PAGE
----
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The Phone Booth in Mr. Hirota's Garden
By (author): Heather Smith Illustrated by: Rachel Wada
9781459821033 Hardcover, Picture book, Printed dust jacket English Juvenile: Age (years) from 6 - 8, Grade (CAN) from 1 - 3, Grade (US) from 1 - 3, Reading age from 6 - 8 JUVENILE FICTION / Science & Nature / Disasters Sep 17, 2019
$19.95 CAD
Active 7.75 x 10.75 x 0.38 in 32 pages full color illustrations FSC certified – mixed sources C106973 Orca Book Publishers
Everyone lost someone the day the big wave came.

When the tsunami destroyed Makio's village, Makio lost his father . . . and his voice. The entire village is silenced by grief, and the young child's anger at the ocean grows. Then one day his neighbor, Mr. Hirota, begins a mysterious project—building a phone booth in his garden. At first Makio is puzzled; the phone isn't connected to anything. It just sits there, unable to ring. But as more and more villagers are drawn to the phone booth, its purpose becomes clear to Makio: the disconnected phone is connecting people to their lost loved ones. Makio calls to the sea to return what it has taken from him and ultimately finds his voice and solace in a phone that carries words on the wind.

The Phone Booth in Mr. Hirota's Garden is inspired by the true story of the wind phone in Otsuchi, Japan, which was created by artist Itaru Sasaki. He built the phone booth so he could speak to his cousin who had passed, saying, "My thoughts couldn't be relayed over a regular phone line, I wanted them to be carried on the wind." The Tohoku earthquake and tsunami in 2011 destroyed the town of Otsuchi, claiming 10 percent of the population. Residents of Otsuchi and pilgrims from other affected communities have been traveling to the wind phone since the tsunami.

Originally from Newfoundland, Heather Smith now lives in Waterloo, Ontario, with her family. Her Newfoundland roots inspire much of her writing. Her middle-grade novel Ebb and Flow was short-listed for the Governor General's Literary Award, and her YA novel The Agony of Bun O'Keefe won the Ruth and Sylvia Schwartz Children's Book Award and was short-listed for the Amy Mathers Teen Book Award and the Geoffrey Bilson Award for Historical Fiction for Young People.

Rachel Wada's work is defined by heavy texture, bold color and intricate details that capture the nuances of people, places and ideas, real and surreal. Rachel's identity as Japanese-Cantonese, an immigrant and a woman informs her artistic practice. She loves to put her own spin on traditional techniques, motifs and symbolism inspired by her cultural background. This duality of old and new is also apparent in her use of both traditional and digital mediums, and she draws inspiration from a variety of sources, from Japanese woodblock prints, Chinese pottery and ceramics, food packaging design to traditional folk art. She has a special love for the ocean, tea and noodles of all kinds. Rachel lives in Vancouver.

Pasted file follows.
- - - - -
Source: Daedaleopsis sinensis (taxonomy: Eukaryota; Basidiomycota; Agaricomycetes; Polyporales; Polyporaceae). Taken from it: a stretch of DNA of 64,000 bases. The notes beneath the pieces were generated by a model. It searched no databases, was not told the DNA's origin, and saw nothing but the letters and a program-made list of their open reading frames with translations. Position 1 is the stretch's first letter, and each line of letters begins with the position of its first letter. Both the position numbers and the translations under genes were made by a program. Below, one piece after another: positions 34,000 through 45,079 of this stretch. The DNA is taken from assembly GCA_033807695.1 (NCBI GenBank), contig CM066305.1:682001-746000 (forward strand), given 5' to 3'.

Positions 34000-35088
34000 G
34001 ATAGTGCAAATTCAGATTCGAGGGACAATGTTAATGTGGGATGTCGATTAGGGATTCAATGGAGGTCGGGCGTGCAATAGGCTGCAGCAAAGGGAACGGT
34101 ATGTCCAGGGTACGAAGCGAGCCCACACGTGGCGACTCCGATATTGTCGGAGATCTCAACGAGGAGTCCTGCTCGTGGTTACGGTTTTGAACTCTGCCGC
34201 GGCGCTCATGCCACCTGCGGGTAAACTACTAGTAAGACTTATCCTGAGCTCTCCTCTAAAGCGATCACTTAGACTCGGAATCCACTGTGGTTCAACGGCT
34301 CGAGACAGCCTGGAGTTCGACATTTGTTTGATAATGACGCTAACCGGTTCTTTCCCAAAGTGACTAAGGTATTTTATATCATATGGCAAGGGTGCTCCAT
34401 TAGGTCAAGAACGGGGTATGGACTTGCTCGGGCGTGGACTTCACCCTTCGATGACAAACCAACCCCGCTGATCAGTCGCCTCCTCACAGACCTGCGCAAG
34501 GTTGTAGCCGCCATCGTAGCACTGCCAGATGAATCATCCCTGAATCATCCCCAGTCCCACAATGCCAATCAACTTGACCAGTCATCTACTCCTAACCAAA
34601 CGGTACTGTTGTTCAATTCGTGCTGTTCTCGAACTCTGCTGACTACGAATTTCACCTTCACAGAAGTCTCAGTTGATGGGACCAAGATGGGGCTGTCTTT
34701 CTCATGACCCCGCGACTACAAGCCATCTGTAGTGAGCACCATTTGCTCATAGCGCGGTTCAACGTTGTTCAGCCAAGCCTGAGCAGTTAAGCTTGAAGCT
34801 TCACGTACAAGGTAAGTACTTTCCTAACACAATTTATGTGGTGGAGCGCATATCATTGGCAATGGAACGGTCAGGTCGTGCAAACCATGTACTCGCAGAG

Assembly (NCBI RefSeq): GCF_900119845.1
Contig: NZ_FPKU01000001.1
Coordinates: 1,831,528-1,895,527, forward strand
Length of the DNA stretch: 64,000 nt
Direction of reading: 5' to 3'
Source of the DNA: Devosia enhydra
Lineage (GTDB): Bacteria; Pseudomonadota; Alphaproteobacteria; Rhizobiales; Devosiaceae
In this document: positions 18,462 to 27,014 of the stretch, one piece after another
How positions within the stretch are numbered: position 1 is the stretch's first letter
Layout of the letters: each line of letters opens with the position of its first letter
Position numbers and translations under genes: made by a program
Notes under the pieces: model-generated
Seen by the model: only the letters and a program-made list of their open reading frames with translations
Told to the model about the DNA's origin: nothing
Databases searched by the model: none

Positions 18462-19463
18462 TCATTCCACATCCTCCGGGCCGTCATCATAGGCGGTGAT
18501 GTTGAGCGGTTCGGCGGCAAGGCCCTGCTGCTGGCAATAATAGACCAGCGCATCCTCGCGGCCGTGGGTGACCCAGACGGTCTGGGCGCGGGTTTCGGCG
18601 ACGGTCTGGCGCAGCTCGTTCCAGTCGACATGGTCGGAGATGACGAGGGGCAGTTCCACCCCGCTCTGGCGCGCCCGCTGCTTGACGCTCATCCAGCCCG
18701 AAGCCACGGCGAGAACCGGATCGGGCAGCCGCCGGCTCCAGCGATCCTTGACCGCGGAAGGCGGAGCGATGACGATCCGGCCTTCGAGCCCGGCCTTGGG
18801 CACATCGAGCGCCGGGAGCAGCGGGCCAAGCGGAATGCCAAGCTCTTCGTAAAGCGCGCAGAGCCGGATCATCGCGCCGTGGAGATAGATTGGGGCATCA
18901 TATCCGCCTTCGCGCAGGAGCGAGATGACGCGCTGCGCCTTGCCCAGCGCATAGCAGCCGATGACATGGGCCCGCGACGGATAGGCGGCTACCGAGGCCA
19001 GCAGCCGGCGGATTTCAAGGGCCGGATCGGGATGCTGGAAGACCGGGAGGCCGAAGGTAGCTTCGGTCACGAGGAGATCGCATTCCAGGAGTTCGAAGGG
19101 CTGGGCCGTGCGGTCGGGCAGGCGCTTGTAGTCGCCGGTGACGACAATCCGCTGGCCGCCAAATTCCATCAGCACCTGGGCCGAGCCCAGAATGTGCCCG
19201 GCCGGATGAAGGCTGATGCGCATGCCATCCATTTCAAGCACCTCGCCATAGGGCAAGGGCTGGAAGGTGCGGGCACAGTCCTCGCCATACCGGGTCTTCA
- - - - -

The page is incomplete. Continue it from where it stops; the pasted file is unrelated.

Key Selling Points
A young boy learns to grieve his father who was swept away in a tsunami.
Examines grief, loss, tragedy, coping mechanisms and resilience. The story is culturally specific, but the themes are universal.
The illustrator has been nominated for the National Magazine Awards (Illustration, 2018) and received an Honorable Mention in the 3x3 International Illustration Show.
The Phone Booth in Mr. Hirota’s Garden is inspired by the true story of the wind phone in Otsuchi, Japan, which was created by artist Itaru Sasaki. The Tohoku earthquake and tsunami in 2011 destroyed the town of Otsuchi, claiming 10 percent of the population. Residents of Otsuchi and pilgrims from other affected communities have been traveling to the wind phone since the tsunami.

Marketing and Promo Plans

Print and online advertising campaigns
Promotion at national and regional school, library and trade conferences
Extensive ARC distribution, including NetGalley
Blog and social media promotion
Outreach in Orca newsletter
Planned appearances at local writers festivals

? “A beautifully rendered tale of loss, love, grief, and gentle healing.” - Kirkus Reviews, starred review

? “A moving tale...offers comfort and peace to those left behind.” - Booklist, starred review

? “An affecting, well-rendered resource for talking about catastrophes and grief both personal and communal.” - Publisher Weekly, starred review

? “Smith spins a quietly moving narrative...Wada’s large-scale woodblock style illustrations are a perfect complement to the story’s restrained text...The graceful way in which this book handles a sensitive and serious subject makes it a first purchase for most picture book collections.” - School Library Journal, starred review

“Text and illustration come together to make this a memorable story of love, loss, and despair tinged with the hope that comes when healing can finally begin...This book has a wide range of appeal and will fit into many curriculum areas. Highly Recommended.” - School Library Connection

“A moving concept, and the book might open discussion about ways to deal with death and loss.” - The Bulletin for the Center for Children's Books

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